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Coutts ordered to pay by Swiss watchdog for 1MDB breaches

ZURICH (Reuters) - Private bank Coutts & Co Ltd was ordered to pay 6.5 million Swiss francs ($6.56 million) by Swiss watchdog FINMA on Thursday for breaching money laundering regulations in its relationships with scandal-tainted Malaysian sovereign wealth fund 1MDB.

FILE PHOTO -- A man walks past a 1 Malaysia Development Berhad (1MDB) billboard at the funds flagship Tun Razak Exchange development in Kuala Lumpur, March 1, 2015. REUTERS/Olivia Harris/File Photo

“The bank failed to adequately clarify the circumstances surrounding a number of business relationships and unusually large, high-risk transactions,” FINMA said in a statement.

Assets totaling $2.4 billion were transferred through Coutts & Co accounts in Switzerland, FINMA said, referring to a probe of operations conducted between 2009 and 2015.

FINMA opened its enforcement proceedings in early 2016.

"Coutts & Co Ltd has seriously breached money laundering regulations by failing to carry out adequate background checks into business relationships and transactions associated with Malaysian sovereign wealth fund 1MDB," FINMA said. here

FINMA said it ordered the bank to pay unlawfully generated profits of 6.5 million Swiss francs and would consider opening enforcement proceedings against the employees responsible.

“It did not follow up on relevant internal information and, despite the existence of substantive evidence, failed to report any suspicions to the Swiss authorities until the spring of 2015,” FINMA said.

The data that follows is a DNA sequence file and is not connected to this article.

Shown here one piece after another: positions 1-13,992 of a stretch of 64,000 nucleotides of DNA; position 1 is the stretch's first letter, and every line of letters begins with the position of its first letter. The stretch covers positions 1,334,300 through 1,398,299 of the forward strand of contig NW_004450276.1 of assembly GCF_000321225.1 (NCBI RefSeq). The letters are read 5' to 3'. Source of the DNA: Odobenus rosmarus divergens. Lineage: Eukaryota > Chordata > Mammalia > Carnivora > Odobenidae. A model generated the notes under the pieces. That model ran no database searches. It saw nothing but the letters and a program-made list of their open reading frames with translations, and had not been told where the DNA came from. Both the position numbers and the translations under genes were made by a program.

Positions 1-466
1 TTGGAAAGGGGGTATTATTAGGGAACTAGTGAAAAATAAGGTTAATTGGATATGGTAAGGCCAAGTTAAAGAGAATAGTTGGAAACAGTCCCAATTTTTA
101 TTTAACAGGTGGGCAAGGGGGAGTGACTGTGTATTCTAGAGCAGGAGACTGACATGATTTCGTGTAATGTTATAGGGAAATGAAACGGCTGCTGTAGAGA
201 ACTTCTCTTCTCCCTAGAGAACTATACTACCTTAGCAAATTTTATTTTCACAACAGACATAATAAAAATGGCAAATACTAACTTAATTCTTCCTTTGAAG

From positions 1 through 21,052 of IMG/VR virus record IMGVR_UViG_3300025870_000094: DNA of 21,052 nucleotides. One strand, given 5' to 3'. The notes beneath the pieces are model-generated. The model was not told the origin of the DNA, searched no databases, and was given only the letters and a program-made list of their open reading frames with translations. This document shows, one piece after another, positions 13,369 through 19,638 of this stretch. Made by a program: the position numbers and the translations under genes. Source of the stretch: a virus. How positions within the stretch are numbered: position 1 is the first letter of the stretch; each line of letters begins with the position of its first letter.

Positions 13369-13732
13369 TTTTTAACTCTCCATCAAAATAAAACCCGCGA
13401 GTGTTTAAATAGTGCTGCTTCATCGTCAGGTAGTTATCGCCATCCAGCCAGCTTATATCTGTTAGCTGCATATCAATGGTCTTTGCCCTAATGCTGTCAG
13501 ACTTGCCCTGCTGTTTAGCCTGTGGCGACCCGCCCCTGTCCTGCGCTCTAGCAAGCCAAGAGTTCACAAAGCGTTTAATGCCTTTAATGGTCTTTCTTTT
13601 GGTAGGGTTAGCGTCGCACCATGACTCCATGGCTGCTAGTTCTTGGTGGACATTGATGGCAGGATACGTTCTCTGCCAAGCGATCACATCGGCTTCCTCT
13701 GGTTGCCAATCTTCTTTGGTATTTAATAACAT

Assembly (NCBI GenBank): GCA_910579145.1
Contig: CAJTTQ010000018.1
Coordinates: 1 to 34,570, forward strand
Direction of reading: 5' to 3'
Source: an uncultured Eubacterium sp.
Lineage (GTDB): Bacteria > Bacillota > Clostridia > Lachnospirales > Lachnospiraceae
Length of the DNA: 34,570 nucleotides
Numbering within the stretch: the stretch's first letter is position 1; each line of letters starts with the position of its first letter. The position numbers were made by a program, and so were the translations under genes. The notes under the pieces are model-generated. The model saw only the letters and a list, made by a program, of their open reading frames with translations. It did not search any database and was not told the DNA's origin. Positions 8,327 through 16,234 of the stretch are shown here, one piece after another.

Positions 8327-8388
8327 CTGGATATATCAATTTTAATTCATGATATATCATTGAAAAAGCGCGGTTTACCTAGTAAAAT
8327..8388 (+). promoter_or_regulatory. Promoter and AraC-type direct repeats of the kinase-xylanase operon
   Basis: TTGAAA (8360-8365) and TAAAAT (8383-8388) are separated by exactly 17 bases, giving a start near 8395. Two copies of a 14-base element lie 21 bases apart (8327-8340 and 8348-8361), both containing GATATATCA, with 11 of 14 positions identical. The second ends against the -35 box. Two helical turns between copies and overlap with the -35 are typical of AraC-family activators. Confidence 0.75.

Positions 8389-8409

In December, Singapore’s central bank imposed a penalty of 2.4 million Singapore dollars ($1.70 million) on Coutts due to its money laundering breaches related to 1MDB.

The company is currently in the process of winding down. FINMA said it decided against wider-reaching measures for this reason.

Royal Bank of Scotland (RBS) RBS.L sold the majority of Coutts' international assets to Union Bancaire Privee (UBP) in March 2015 after splitting the bank, founded in the 18th century and best known as banker to Queen Elizabeth, into a British and a Swiss-based arm.

The Swiss watchdog coordinated actions with the Monetary Authority of Singapore and also brought the case to the attention of Britain’s Financial Conduct Authority.

“We regret any historic failings in our AML (anti-money laundering) processes,” RBS said. “Coutts & Co Ltd has progressively and substantially strengthened its AML policies and controls.”

Geneva-based UBP said it does not comment on actions taken by financial regulators against other financial institutions, adding it was not legally affected.

“The acquisition of Coutts International, which had concluded in April 2016, was an asset-only deal and as such, Union Bancaire Privee does not inherit any of Coutts’ legal issues or liabilities,” UBP said.

Reporting by Brenna Hughes Naghaiwi and Silke Koltrowitz, editing by John Revill